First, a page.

Famous American Racers
By Sir Ernie Hamilton Boyette
This Air Racer won the 1949 First Place Tinnerman Trophy and the 1949 Third Place Thompson Trophy.
Tinnerman Trophy Winner 1949
There are 600 limited edition prints in this series. Print Size, 12x18"
Limited Edition, Signed by Cook Cleland and the Artist. $60.00
$6.00 Shipping anywhere in the world.
Poster Print $14.95 Signed by the Artist only.
This is my painting of Cook's #57. The size is 2x4 feet and has been autographed by Cook Cleland. This painting is available for sale.
The 1949 Thompson Trophy Race
The most powerful Corsair ever built was the Goodyear F2G powered by the Pratt & Whitney R-4360-4 Wasp Major engine. Impressed with the brute strength of the Goodyear F2G, the primary test pilot Don Armstrong dubbed the Corsair "Homesick Angel". “All it wanted to do was climb!”
Cook purchased his fourth and final
Corsair F2G-1 illustrated above from Navy surplus. Cook intended to use the
Corsair for spare parts to service his other two racers #74 and #94 in the 1949
National Air Races in
Cleland's #57 Corsair BUNO 88458,
Civil Race #N5588N was Goodyear's last production series of the F2G-1. The
Corsair was stricken from naval records at
Cleland's engineer was Lenny DeFranco. The number 57 was assigned to the racer, which ironically was the same number that was used by the famous three-time Thompson Trophy winner Roscoe Turner in the 1930's. Respectfully DeFranco wanted to do something different with the number to make it totally different from the style used by Roscoe Turner.
DeFranco recalled that late one night at 2:30AM, he and Art Barker were eating hotdogs at Cleland's Air Services. Before them sat a bottle of Heinz 57 ketchup. While chewing on their hotdogs the thought "That's it!" came to DeFranco and the number 57 was painted like the 57 on the ketchup bottle.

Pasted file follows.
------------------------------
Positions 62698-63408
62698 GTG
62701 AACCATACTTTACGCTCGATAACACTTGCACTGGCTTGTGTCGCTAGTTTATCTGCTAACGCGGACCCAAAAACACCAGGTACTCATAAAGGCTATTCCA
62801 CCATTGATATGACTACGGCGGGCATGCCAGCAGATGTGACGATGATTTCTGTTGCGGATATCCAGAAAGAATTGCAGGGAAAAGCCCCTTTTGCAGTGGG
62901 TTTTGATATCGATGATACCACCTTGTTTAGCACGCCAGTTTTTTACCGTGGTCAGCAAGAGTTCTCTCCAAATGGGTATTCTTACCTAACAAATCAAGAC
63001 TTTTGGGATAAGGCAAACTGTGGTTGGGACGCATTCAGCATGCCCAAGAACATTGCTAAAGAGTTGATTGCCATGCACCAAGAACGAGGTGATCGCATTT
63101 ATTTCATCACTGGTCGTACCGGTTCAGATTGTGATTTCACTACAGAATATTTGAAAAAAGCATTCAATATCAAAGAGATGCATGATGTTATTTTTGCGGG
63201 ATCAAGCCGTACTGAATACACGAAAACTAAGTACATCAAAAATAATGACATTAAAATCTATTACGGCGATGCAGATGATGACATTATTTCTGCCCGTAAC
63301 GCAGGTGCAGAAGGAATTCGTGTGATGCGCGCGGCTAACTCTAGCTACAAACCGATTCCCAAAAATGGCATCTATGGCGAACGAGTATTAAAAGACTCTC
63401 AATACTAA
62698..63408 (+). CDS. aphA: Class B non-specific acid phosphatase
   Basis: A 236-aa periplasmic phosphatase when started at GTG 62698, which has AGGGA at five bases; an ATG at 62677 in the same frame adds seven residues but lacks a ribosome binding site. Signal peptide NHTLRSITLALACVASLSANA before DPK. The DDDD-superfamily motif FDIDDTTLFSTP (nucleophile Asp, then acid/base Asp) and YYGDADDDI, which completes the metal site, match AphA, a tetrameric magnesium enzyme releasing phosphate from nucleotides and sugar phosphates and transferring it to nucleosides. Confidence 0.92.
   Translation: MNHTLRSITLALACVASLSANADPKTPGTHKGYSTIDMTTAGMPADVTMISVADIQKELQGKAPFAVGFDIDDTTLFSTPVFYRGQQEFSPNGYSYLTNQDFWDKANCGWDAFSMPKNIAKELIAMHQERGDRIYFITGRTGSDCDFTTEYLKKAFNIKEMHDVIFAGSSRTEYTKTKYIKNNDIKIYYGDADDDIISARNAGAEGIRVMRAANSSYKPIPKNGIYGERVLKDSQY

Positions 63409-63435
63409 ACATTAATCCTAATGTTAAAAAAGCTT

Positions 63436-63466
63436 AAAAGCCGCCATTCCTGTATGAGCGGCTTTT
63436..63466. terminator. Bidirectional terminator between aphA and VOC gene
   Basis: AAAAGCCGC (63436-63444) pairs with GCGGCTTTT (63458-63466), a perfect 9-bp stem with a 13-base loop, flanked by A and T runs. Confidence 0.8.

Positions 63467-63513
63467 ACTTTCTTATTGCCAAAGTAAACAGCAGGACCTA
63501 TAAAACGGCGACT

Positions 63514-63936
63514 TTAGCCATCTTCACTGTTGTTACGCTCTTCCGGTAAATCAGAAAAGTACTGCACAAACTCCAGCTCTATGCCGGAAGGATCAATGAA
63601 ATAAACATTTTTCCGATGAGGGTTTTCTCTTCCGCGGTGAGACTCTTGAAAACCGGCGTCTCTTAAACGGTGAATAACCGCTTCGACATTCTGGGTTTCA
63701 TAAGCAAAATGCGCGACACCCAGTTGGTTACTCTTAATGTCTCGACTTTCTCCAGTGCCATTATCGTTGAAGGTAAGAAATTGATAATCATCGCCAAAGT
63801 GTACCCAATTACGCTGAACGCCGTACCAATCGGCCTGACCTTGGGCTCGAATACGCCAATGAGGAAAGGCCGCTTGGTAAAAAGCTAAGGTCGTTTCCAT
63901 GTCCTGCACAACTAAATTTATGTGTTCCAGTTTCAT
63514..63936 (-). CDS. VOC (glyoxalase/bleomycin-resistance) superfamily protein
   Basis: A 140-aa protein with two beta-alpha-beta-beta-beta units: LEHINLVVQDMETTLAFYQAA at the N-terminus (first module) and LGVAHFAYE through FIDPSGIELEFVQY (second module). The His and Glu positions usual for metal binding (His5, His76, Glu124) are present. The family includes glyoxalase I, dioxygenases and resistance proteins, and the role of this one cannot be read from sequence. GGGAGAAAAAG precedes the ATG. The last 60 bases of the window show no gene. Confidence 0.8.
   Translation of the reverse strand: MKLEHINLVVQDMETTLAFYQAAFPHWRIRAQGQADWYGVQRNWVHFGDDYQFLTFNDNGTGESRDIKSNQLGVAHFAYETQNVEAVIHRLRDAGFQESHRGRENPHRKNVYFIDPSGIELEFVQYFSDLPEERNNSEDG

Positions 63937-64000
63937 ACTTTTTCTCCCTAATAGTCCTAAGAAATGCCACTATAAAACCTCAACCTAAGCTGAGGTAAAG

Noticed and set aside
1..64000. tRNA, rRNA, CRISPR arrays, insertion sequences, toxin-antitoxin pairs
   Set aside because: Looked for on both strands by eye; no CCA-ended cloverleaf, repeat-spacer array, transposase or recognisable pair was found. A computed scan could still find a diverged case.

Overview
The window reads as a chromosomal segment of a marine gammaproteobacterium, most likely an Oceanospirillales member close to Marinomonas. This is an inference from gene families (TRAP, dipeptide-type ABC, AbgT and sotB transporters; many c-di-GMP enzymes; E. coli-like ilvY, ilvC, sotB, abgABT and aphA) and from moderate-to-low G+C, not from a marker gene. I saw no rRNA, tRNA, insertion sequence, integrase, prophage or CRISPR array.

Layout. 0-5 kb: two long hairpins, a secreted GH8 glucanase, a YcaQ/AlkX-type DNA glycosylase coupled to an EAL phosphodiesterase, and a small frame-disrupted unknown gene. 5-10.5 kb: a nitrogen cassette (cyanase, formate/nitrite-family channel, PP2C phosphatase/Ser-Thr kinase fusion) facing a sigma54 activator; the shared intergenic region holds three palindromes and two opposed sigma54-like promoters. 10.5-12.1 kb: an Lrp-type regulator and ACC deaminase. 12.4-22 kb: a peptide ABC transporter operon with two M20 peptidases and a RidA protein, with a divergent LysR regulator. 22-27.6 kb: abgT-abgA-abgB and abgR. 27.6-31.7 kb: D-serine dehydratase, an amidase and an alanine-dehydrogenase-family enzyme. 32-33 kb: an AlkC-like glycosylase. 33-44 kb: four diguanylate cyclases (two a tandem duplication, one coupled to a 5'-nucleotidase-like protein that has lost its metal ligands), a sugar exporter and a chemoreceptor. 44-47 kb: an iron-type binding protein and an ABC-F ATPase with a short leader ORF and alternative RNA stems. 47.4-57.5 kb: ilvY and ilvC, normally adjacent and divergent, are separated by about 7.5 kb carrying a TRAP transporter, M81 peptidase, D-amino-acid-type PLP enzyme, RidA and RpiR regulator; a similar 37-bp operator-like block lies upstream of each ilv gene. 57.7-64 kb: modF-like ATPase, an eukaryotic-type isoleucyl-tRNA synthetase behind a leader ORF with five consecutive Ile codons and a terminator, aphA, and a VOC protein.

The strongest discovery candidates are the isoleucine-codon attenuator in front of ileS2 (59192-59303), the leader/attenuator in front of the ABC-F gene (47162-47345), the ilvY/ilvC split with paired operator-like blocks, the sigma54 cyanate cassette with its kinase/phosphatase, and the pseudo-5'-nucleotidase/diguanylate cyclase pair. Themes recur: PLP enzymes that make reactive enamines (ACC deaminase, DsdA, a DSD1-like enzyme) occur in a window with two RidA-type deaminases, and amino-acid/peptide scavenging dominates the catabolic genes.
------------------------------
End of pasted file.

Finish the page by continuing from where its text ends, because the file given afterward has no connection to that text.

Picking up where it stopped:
1949 proved to be the last year of
the Cleveland National Air Races. Cook Cleland flew #57 one more time in 1950 in
an air show over his own airfield in
Over the years the records of #57 were misplaced and its origin became a mystery. Sean Dedolph, Cook Cleland's grandson discovered Cook's U.S. Navy logbook, which authenticates the origin of this Corsair.
By 1995, #57 had changed hands a half-dozen times until Bob Odegaard purchased it. Odegaard spent over 12,000 hours to restore the Corsair as it is today. Corsair #57 won Odegaard the prestigious Rolls Royce Aviation Heritage Trophy in 1999 at the Reno National Championship Air Races.
Corsair #57 has been described as the most beautiful of the post war racers. This Goodyear F2G-1, #57, has been reborn to its past glory to relive today. Odegaard flies this Corsair at many national air shows and millions have had the unique opportunity to hear the roar of the huge Pratt & Whitney as Bob flies for the spectators. Its beauty and grace, along with its brute strength will inspire all and hopefully inspire a young man or woman to follow aviation and carry on the inspiration that Cook Cleland beheld and lived in his rich life as an American Naval Aviator and a famous air racer.
This is a rare color photo showing all three of Cook’s racers.
Here is #57 as it is taxied.
Cleland and a copy of the Thompson Trophy at the Pensacola Navy Museum.
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All research, writings and artwork are by Sir Ernie Hamilton Boyette.
No one is permitted to republish any part of this story with out my personal permission.
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I do not mind sharing, just call or e-mail and ask for permission.
Sir Ernie Hamilton Boyette
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Green Cove Springs, Florida 32043
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